3. Common experience confirms and never falsifies premise (1)

We constantly observe that things which come into being have causes, and never observe things beginning to exist without causes. Therefore, we can make an inductive generalization that whatever begins to exist has a cause.


(2) The universe began to exist

Here I will sketch two arguments for premise (2), a scientific argument and a philosophical argument.


1. The Impossibility of an Actually Infinite Number of Things

An actual infinite is a collection of things who’s total number of members is infinite. It is not growing towards infinity, it is complete and actual. An example of this would be the set of all positive numbers. I will argue that an actual infinite, so defined, cannot exist because its real existence leads to absurdities.

Imagine an infinite collection of marbles, numbered 1, 2, 3, and so on out to infinite. Now imagine that you want to give your friend some marbles because he doesn’t have any. You take away all the even numbered marbles and give them to your friend. How many marbles do you have left? An infinite amount, for you still have all the odd numbered marbles. Here infinity minus infinity equals infinity. But now rewind the scenario, so that you have all the marbles again. This time you decide to give your friend all the marbles numbered 3 and above. How many marbles would you have left? Well, 2. Here infinity minus infinity equals 2. But that contradicts the answer we got in our first thought experiment. Because the real existence of an actual infinite leads to contradictions, it cannot exist in reality.

But if the universe is eternal in the past, then there have been an actually infinite number of events in the history of the universe prior to today. Because an actually infinite number of things cannot exist, the universe cannot be eternal. Rather, it had a beginning.

We can summarize our argument as follows:

1. An actually infinite number of things cannot exist.

2. An infinite number of past events is an actual infinite.

3. Therefore, the number of past events must be finite.


2. The Big Bang Theory

In the early 1900s, Albert Einstein formulated his General Theory of Relativity (GR). One of the disturbing implications of GR was that it predicted the universe was either expanding or contracting, which contradicted the then dominant idea that the universe was static and unchanging. A few years later two physicists independently found solutions to the equations of GR, which predicted an expanding universe. Later that same decade Hubble observed the light from distant galaxies was shifting towards the red end of the spectrum, which implied that they were moving away at fantastic speeds. This implied the universe was expanding. This was the first of many empirical confirmations of what later became known as the Big Bang theory.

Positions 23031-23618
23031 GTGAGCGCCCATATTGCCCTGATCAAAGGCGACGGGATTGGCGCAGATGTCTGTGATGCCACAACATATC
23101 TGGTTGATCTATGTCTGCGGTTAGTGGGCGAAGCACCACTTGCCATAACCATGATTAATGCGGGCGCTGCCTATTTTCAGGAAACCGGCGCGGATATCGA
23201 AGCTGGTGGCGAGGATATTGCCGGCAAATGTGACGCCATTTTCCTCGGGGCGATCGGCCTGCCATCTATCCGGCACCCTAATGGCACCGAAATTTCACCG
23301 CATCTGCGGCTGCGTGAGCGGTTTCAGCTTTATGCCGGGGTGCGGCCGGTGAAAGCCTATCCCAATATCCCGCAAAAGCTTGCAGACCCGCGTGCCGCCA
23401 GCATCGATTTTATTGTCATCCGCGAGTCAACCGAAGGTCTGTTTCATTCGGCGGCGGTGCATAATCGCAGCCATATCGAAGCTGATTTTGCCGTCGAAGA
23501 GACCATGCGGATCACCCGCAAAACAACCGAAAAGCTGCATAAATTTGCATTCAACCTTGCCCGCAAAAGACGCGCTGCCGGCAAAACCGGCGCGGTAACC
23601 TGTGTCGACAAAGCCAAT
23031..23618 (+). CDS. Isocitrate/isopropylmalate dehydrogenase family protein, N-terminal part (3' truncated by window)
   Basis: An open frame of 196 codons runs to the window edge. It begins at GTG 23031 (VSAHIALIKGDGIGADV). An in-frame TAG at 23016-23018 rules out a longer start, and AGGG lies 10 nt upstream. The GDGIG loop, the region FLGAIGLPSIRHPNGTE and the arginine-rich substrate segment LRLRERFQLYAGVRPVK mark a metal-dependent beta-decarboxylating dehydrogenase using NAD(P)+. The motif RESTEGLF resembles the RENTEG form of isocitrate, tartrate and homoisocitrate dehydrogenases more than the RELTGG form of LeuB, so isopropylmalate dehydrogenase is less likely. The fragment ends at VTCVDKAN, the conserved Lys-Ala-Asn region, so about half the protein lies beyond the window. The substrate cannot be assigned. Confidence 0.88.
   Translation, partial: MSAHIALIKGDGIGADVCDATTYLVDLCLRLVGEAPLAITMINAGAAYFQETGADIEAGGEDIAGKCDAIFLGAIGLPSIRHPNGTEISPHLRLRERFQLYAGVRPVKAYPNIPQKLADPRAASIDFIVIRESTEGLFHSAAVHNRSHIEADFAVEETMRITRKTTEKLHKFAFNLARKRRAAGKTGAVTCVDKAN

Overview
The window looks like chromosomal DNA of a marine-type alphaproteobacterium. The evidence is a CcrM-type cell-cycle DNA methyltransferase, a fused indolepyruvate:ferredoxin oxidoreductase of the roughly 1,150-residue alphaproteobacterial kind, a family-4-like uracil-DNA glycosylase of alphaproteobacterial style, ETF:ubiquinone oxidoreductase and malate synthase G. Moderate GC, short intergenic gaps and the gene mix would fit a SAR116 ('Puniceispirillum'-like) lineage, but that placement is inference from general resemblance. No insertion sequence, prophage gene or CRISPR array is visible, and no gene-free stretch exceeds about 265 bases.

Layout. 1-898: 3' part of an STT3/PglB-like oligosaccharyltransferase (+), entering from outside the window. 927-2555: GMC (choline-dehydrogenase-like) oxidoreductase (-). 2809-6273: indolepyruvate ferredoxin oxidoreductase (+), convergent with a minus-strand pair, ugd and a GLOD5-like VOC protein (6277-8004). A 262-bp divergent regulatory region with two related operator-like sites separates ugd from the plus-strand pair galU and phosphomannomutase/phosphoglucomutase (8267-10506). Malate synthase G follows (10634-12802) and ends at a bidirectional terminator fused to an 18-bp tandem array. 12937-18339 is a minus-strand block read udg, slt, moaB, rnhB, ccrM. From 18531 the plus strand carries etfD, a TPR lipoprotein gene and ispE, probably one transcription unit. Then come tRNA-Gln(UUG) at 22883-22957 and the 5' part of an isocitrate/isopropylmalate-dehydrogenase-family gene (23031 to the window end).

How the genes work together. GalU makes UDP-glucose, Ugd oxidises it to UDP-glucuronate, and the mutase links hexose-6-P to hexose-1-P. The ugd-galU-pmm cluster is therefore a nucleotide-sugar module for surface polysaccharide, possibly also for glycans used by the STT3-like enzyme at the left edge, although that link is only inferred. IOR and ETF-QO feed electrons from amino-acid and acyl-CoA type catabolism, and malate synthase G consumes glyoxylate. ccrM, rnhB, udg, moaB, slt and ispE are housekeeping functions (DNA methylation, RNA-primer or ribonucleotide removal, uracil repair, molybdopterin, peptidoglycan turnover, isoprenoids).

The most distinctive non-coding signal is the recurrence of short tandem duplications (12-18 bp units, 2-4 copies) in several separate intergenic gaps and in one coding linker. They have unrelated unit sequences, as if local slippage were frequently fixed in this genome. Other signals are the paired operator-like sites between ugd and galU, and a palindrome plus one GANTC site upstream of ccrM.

Because this theory is based on the equations of GR, it does not predict that galaxies are being pushed apart from a central point, but rather that space itself is expanding. As you trace the expansion backwards in time, space gets smaller and galaxies get closer together. The universe gets denser and denser, until you reach a time when everything is crushed down to a point. The density of the universe at this point is infinite. Before this, the universe did not exist.

Some object that because GR breaks down at the first split-second of the universe, we cannot say what happened during that time. This is true, but irrelevant. In 2003, three cosmologists crafted the BGV theorem, which shows that any universe which is on average in a state of cosmic expansion cannot be eternal in the past.

Cosmologist Alex Vilenkin writes:

“It is said that an argument is what convinces reasonable men, and a proof is what it takes to convince even an unreasonable man. With the proof now in place [the BGV theorem], cosmologists can no longer hide behind the possibility of a past-eternal universe. There is no escape: they have to face the problem of a cosmic beginning.” [1]


(4) If the universe has a cause, there exists an uncaused, personal Creator of the universe who sans the universe is beginningless, immaterial, timeless, spaceless, changeless, and enormously powerful.

Having established the universe has a cause, we may now inquire what such a cause must be like. As a cause of space and time, this cause must be spaceless and timeless. It must therefore be immaterial and changeless. This cause must be uncaused, for as we’ve seen there cannot be an infinite regress of causes; you must get back to an Uncaused First Cause. This cause must therefore be beginningless, for anything with a beginning has a cause.